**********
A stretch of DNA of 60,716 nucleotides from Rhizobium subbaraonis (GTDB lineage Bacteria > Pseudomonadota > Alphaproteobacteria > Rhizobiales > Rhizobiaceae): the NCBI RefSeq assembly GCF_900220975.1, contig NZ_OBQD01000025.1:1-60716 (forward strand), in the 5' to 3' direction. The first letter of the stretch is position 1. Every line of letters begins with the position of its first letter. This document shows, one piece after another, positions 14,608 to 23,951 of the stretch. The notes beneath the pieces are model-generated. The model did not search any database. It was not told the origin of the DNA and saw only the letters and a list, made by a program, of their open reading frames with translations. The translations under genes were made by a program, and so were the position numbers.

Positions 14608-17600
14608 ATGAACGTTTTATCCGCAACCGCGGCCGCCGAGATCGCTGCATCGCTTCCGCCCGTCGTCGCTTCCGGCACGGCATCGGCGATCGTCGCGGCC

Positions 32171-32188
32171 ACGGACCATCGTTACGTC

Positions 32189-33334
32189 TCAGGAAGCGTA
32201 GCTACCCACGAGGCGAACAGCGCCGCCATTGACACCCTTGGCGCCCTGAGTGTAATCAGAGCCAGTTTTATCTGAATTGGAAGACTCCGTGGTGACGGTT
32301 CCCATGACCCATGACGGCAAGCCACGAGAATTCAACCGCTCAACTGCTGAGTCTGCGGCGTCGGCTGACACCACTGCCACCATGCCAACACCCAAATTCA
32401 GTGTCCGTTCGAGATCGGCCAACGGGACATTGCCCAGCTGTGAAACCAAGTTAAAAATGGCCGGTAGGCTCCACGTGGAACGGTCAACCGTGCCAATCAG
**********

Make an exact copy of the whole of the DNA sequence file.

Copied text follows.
A stretch of DNA of 60,716 nucleotides from Rhizobium subbaraonis (GTDB lineage Bacteria > Pseudomonadota > Alphaproteobacteria > Rhizobiales > Rhizobiaceae): the NCBI RefSeq assembly GCF_900220975.1, contig NZ_OBQD01000025.1:1-60716 (forward strand), in the 5' to 3' direction. The first letter of the stretch is position 1. Every line of letters begins with the position of its first letter. This document shows, one piece after another, positions 14,608 to 23,951 of the stretch. The notes beneath the pieces are model-generated. The model did not search any database. It was not told the origin of the DNA and saw only the letters and a list, made by a program, of their open reading frames with translations. The translations under genes were made by a program, and so were the position numbers.

Positions 14608-17600
14608 ATGAACGTTTTATCCGCAACCGCGGCCGCCGAGATCGCTGCATCGCTTCCGCCCGTCGTCGCTTCCGGCACGGCATCGGCGATCGTCGCGGCC

Positions 32171-32188
32171 ACGGACCATCGTTACGTC

Positions 32189-33334
32189 TCAGGAAGCGTA
32201 GCTACCCACGAGGCGAACAGCGCCGCCATTGACACCCTTGGCGCCCTGAGTGTAATCAGAGCCAGTTTTATCTGAATTGGAAGACTCCGTGGTGACGGTT
32301 CCCATGACCCATGACGGCAAGCCACGAGAATTCAACCGCTCAACTGCTGAGTCTGCGGCGTCGGCTGACACCACTGCCACCATGCCAACACCCAAATTCA
32401 GTGTCCGTTCGAGATCGGCCAACGGGACATTGCCCAGCTGTGAAACCAAGTTAAAAATGGCCGGTAGGCTCCACGTGGAACGGTCAACCGTGCCAATCAG